- Conservative Party Chairman and Chancellor of the Duchy of Lancaster — Patrick McLoughlin
As Chancellor, McLoughlin is in overall charge of the Cabinet office. He will be advising Mrs May on how to implement government policy, coordinating constitutional reform, and he is responsible for the resilience of the UK’s infrastructure, and reducing regulatory burdens through the Red Tape Challenge. Most recently, McLoughlin has served as the Chief Whip in the opposition party from 2005 to 2010, then as Chief WHip in the Coalition Government from 2010 to 2012, then as Secretary of State for Transport from 2012 until this month. He was a Remain campaigner.
- Chief Whip (Parliamentary Secretary to the Treasury) —
The Chief Whip of a party is responsible for ensuring that members of the party attend and vote in Parliament as the party leadership desires. Williamson is a Conservative MP for South Staffordshire since 2010. He was a Remain campaigner.
- Health Secretary — Jeremy Hunt
Despite rumours, Jeremy Hunt will be remaining as Health Secretary — the role he has occupied since 2012. He has overall financial control and oversight of all NHS delivery and performance. He was a Remain campaigner.
- Environment, Food and Rural Affairs Secretary — Andrea Leadsom
Leadsom will be responsible for EU and international relations, emergencies, and departmental administration within the Department. She served as Economic Secretary to the Treasury from 2014 to 2015 when she moved to Minister of State at the Department of Energy and Climate Change, where she served until this month. She was runner-up in the Conservative leadership race until she dropped out last Monday, allowing May to rise to become Prime Minister. She was a Leave campaigner.
- Transport Secretary — Chris Grayling
As head of the Department for Transport Grayling will be responsible for transport strategy, including economic growth and climate change, spending review, transport security and the high-speed rail. He was Lord Chancellor and Secretary of State for Justice from 2012 to 2015, when he moved to Lord President of the Council and Leader of the House of Commons until this month. He was a Leave campaigner and May’s leadership campaign chief.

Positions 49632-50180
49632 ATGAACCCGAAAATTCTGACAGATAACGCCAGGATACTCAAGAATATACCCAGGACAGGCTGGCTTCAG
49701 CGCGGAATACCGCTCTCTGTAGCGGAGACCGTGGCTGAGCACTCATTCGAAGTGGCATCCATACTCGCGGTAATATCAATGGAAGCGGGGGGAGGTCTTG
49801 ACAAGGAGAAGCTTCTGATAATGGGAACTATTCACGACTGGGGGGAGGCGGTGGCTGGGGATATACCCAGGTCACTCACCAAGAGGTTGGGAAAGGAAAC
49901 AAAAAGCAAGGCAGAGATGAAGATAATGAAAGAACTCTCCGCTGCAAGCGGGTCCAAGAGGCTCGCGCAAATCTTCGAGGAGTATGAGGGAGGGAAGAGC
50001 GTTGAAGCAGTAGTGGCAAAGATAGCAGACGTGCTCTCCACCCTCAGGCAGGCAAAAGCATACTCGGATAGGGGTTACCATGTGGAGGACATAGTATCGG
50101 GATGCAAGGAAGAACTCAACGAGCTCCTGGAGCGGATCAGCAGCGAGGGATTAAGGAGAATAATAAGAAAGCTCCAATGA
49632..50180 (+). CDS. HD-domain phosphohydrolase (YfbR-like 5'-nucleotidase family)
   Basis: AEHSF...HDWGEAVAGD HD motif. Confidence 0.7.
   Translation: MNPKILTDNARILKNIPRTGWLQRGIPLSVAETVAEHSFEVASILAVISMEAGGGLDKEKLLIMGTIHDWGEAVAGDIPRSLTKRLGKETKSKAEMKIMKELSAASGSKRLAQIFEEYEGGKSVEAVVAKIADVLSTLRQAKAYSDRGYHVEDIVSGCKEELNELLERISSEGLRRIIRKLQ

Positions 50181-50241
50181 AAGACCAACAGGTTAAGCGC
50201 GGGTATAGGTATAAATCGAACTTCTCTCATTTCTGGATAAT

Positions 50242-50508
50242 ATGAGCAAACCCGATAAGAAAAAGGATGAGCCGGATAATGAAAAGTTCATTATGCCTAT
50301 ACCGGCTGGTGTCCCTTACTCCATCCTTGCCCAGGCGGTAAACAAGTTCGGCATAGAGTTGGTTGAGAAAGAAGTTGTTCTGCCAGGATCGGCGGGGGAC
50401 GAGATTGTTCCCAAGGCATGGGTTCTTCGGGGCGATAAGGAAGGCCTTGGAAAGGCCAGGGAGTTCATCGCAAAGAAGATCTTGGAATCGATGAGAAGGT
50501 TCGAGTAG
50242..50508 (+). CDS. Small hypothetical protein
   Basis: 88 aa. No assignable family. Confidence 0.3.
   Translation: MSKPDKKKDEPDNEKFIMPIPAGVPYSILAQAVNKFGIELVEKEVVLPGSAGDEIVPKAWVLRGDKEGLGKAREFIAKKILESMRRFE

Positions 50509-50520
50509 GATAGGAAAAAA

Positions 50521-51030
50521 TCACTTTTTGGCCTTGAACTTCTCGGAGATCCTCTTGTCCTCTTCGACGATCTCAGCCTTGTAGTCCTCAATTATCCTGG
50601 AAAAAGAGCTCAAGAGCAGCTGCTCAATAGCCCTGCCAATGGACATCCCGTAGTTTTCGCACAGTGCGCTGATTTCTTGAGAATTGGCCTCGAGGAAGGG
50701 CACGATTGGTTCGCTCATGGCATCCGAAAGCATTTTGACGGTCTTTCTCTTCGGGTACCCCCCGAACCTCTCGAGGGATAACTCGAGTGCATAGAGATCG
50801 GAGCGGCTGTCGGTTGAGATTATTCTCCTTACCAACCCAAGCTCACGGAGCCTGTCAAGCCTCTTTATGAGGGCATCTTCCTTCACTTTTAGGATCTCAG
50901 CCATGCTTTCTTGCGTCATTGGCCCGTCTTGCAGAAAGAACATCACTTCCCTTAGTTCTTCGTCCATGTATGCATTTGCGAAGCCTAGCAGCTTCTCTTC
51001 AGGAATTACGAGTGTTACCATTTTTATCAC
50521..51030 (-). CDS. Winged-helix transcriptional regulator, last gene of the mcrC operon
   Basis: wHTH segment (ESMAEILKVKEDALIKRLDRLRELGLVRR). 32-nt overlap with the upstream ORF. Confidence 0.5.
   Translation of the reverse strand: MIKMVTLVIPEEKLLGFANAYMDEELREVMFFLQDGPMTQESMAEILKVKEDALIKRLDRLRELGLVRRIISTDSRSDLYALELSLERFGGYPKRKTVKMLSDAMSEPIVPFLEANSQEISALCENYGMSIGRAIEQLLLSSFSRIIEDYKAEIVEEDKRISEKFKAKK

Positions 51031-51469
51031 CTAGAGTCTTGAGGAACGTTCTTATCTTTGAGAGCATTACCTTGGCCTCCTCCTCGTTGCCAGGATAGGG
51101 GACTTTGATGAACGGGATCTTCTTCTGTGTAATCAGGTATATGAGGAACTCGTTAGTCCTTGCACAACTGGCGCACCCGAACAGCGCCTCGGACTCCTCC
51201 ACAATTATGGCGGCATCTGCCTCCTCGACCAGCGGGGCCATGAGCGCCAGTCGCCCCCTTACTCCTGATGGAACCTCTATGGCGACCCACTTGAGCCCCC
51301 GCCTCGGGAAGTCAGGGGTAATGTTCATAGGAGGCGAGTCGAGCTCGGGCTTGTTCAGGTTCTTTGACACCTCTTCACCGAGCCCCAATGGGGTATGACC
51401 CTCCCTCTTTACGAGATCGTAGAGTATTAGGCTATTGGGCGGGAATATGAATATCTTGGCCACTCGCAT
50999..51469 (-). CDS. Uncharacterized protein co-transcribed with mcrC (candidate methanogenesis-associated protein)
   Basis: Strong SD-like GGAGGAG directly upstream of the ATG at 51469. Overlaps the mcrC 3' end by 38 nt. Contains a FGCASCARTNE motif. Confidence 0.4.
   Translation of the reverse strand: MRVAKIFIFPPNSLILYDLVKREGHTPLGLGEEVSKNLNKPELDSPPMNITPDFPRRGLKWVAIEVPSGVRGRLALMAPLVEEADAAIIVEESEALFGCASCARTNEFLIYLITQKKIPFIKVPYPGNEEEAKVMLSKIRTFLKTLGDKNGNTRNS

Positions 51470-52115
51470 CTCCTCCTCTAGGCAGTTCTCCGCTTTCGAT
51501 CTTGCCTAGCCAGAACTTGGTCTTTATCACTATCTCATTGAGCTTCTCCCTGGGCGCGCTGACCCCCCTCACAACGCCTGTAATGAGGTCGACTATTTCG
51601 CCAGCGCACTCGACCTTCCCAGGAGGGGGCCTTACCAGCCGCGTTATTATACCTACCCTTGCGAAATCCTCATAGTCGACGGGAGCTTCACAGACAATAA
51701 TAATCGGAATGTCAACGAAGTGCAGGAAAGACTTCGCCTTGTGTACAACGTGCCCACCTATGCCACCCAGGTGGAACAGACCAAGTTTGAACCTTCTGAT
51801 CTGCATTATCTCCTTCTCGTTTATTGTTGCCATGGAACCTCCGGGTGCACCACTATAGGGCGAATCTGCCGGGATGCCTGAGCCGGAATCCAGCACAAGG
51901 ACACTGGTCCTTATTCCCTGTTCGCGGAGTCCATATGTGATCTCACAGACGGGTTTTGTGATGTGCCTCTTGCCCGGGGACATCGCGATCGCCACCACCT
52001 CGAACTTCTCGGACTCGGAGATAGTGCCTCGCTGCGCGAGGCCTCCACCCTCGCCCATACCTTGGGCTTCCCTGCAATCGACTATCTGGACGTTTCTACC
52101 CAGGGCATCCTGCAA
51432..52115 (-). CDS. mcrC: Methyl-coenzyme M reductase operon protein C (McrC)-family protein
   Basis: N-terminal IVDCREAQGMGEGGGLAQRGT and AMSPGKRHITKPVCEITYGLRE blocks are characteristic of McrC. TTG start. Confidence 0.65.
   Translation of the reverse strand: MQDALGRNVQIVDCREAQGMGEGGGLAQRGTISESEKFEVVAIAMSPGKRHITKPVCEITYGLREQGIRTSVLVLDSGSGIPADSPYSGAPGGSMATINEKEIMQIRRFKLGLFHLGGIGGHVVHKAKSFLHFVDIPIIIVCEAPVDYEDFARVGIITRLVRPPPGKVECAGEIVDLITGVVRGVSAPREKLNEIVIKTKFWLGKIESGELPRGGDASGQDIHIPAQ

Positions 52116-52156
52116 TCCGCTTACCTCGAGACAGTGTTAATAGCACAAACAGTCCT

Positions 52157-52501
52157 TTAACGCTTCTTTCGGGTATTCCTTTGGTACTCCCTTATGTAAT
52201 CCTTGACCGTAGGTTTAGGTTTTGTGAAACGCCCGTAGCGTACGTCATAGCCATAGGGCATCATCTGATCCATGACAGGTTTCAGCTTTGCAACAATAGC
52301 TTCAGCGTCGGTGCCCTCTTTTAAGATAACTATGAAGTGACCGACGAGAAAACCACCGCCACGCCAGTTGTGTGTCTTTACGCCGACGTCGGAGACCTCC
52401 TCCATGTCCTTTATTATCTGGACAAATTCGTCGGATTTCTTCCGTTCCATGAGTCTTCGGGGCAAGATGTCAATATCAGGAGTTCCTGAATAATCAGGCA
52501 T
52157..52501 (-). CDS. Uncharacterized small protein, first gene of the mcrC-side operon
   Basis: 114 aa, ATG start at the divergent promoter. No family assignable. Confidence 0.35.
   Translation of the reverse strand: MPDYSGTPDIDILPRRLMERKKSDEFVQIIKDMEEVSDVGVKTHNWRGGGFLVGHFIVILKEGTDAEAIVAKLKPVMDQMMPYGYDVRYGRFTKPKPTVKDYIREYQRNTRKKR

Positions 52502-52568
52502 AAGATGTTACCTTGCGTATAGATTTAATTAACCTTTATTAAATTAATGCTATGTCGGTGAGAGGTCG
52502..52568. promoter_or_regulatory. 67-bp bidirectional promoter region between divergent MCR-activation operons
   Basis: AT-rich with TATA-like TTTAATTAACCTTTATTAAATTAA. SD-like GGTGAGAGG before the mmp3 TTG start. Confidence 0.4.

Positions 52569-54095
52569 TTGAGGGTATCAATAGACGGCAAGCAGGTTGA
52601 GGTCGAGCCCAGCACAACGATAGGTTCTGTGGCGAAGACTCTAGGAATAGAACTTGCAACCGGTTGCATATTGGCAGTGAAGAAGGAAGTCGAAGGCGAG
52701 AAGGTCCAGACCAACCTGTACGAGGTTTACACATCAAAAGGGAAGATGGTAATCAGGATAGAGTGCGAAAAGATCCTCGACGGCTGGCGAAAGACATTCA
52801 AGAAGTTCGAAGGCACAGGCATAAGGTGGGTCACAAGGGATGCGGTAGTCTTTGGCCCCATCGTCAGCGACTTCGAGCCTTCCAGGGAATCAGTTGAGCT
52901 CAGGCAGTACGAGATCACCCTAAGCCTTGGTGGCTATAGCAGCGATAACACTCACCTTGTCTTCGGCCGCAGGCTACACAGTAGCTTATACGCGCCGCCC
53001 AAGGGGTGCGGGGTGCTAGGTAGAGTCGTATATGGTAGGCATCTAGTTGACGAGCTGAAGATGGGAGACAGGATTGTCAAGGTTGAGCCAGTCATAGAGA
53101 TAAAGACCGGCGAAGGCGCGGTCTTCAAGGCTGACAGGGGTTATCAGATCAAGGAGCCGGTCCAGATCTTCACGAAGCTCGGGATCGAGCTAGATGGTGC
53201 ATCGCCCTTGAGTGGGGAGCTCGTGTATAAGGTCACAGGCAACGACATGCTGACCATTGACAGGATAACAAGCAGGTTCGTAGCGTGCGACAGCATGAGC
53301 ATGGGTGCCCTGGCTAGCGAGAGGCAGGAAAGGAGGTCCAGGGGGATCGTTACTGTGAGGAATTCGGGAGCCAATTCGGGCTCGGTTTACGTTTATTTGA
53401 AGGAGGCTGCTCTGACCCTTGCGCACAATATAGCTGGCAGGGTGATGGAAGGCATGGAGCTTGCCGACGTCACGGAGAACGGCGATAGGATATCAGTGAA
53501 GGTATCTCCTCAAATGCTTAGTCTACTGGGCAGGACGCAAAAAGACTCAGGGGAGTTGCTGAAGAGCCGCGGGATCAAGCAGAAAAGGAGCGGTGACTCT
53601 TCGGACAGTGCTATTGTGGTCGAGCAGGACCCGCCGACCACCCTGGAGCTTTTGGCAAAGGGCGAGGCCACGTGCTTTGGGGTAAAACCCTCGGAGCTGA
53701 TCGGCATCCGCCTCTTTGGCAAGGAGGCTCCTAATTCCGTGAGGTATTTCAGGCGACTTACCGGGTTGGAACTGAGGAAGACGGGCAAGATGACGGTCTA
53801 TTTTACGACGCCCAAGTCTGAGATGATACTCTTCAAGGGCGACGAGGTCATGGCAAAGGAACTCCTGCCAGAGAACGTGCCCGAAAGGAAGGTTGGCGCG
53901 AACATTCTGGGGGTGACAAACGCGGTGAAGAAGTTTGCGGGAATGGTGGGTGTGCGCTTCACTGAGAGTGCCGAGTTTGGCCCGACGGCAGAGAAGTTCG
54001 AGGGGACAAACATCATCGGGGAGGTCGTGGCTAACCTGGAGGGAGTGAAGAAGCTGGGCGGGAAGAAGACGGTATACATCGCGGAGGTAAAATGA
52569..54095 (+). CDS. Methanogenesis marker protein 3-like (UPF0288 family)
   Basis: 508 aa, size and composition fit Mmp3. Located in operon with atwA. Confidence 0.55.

- Work and Pensions Secretary — Damian Green
He is responsible for the administration of the State Pension and working age benefits system. He previously served as an Immigration Minister and Justice Secretary in the Coalition Government, but has been on the backbenches since 2014. He was a Remain campaigner.
- Communities Secretary — Sajid Javid
He is responsible for the strategic direction of the Department for Communities and Local Government, which includes leadership of the department and Troubled Families. He moved from Business Secretary to this department. He was a Remain campaigner.
- Leader of the House of Lords — Baroness Evans
She will be responsible for the organisation of Government business in the House, providing assistance to Lords and advising on procedure. This is her first ministerial role since being ennobled by Cameron in 2014.
Those Who Have Been Replaced:
- Chancellor — George Osborne
Osborne has been in the Treasury since 2010 — all throughout David Cameron’s tenure.
- Justice Secretary — Michael Gove
Gove has served as Justice Secretary and Education Secretary under Cameron, and as Chief Whip. He campaigned for Leave alongside Boris Johnson, but withdrew his support from Johnson as prime minister candidate and ran by himself unsuccessfully.
- Education Secretary — Nicky Morgan
Morgan replaced Michael Gove as Education Secretary in 2014. She campaigned for Remain, and considered running in the Conservative leadership contest, but ultimately supported Gove.
- Culture Secretary — John Whittingdale
Whittingdale stepped down from his role, and it is not known yet who will replace him.
- Chancellor of the Duchy of Lancaster — Oliver Letwin
Letwin also stepped down from his role.
- Work and Pensions Secretary — Stephen Crabb
Crabb resigned from Government ‘in the best interests’ of his family. He was also a contender in the Conservative leadership race, losing out to May.
- Chief Whip — Mark Harper
Left his post to return to the backbenches.